Charlotte Dujardin and Gio. (FEI/Christophe Taniere)
Team Germany continued to build up a head of steam when moving to the top of the Dressage Grand Prix leaderboard at the Tokyo 2020 Olympic Games. Two great rides, from Dorothee Schneider with Showtime and the living legend that is Isabell Werth with Bella Rose, secured pole position at the end of the competition which decided the eight best nations that will go through to Tuesday’s medal-decider, the Grand Prix Special in which all teams start from scratch.
Joining the defending champions will be Great Britain, who finished second, followed by Denmark, USA, Netherlands, Sweden, Portugal, and Spain.
Meanwhile, the 18 individuals that have made the cut to Wednesday’s Individual medal decider are also confirmed. The two best from each of the six qualifying groups – Charlotte Fry and Charlotte Dujardin (GBR), Therese Nilshagen and Juliette Ramel (SWE), Cathrine Dufour and Carina Cassoe Kruth (DEN), Edward Gal (NED), Jessica von Bredow-Werndl, Dorothee Schneider and Isabell Werth (GER), Sabine Schut-Kery and Adrienne Lyle (USA) – are through. Also qualified are the six next-best individuals, Nanna Skodborg Merrald (DEN), Beatriz Ferrer-Salat (ESP), Hans Peter Minderhoud (NED), Carl Hester (GBR), Rodrigo Torees (POR), and Steffen Peters (USA).
Top two spots
Denmark’s Cassoe Kruth and America’s Lyle claimed the top two spots in Group D when the action resumed, and then Germany’s Schneider headed up Group E after a lovely test. Schneider said her horse was “a little bit tense but it’s normal for him on first day.” She’s had a late return to top competition for a range of reasons.
“Showtime competed at the European Championships in 2019 and then he was at home, because I wanted to keep him safe for the Olympic Games in 2020, and then there were no Games! I wanted to start early in 2021 but then I had an accident in April. But he’s an experienced horse and once he gets out to compete three or four times, he’s fine,” she said of the gelding who carried her to team gold at the Rio 2016 Olympic Games and who she has ridden since he was a three-year-old.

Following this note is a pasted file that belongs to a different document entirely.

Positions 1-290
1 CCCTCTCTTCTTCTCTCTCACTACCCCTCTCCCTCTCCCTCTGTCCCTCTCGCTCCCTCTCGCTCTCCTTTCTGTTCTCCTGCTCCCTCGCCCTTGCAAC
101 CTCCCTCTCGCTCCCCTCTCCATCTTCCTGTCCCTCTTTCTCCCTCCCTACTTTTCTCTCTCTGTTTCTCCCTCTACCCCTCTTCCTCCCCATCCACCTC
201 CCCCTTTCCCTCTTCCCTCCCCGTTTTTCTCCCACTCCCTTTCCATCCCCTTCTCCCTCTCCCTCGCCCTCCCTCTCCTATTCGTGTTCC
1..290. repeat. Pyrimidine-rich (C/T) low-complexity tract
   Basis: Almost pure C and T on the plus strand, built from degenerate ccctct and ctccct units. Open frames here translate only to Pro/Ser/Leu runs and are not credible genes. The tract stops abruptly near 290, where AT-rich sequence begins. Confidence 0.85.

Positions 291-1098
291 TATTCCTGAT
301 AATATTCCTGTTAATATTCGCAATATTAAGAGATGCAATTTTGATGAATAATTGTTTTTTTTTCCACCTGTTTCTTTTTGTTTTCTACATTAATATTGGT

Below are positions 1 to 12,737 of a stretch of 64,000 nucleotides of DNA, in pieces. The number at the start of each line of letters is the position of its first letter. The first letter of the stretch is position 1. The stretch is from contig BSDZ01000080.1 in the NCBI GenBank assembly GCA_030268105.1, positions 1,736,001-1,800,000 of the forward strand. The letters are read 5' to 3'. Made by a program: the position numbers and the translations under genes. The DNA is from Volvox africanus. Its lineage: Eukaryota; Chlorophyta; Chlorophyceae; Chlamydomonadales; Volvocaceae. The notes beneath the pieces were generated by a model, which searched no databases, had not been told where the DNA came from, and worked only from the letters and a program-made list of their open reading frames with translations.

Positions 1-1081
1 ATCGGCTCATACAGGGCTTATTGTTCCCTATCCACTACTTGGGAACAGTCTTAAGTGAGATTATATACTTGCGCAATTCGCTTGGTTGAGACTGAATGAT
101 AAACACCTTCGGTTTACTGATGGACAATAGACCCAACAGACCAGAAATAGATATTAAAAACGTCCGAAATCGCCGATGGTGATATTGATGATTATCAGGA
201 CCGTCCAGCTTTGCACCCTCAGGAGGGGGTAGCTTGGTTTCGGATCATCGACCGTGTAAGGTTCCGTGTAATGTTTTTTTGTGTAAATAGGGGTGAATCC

A fall when a horse she was competing dropped dead during a prizegiving ceremony left her with a broken collarbone, “but it’s all good now!” she said. “It took a little time to come back and it wasn’t so easy mentally, but we are back now and I’m happy again,” she explained.
Compatriot Werth headed up the final group of 10 horse-and-athlete combinations and, last to go, underpinned the solidity of the German challenge. With her beloved Bella Rose who scored 82.500 she pinned Great Britain’s Charlotte Dujardin and the charming little chestnut gelding Gio into second place in that group. However, both of these ladies look to have a lot more in store for the coming days. And Dujardin, whose reign of supremacy with the great Valegro changed a lot about the sport of Dressage in recent years, is clearly super-excited about her latest rising star. You could feel that rivalry between her and the evergreen queen, Werth, filling the air once again.
Talking about Gio, Dujardin said, “I was so happy; he’s a very green inexperienced horse, so it was a bit of the unknown what to expect. Hagen (Germany in April this year) is the biggest show he’s done and he delivered there. I couldn’t ask for any more today; he went in there and he tried his heart out. He’s just unbelievable; he keeps giving. I felt emotional on the last centreline because when you have a ride like that, win or lose, that’s what it’s all about for me.
“He’s like a little powerhouse: he’s small but definitely mighty;for where he is at his training, I know he can give even more and I’m so happy with him,” she said.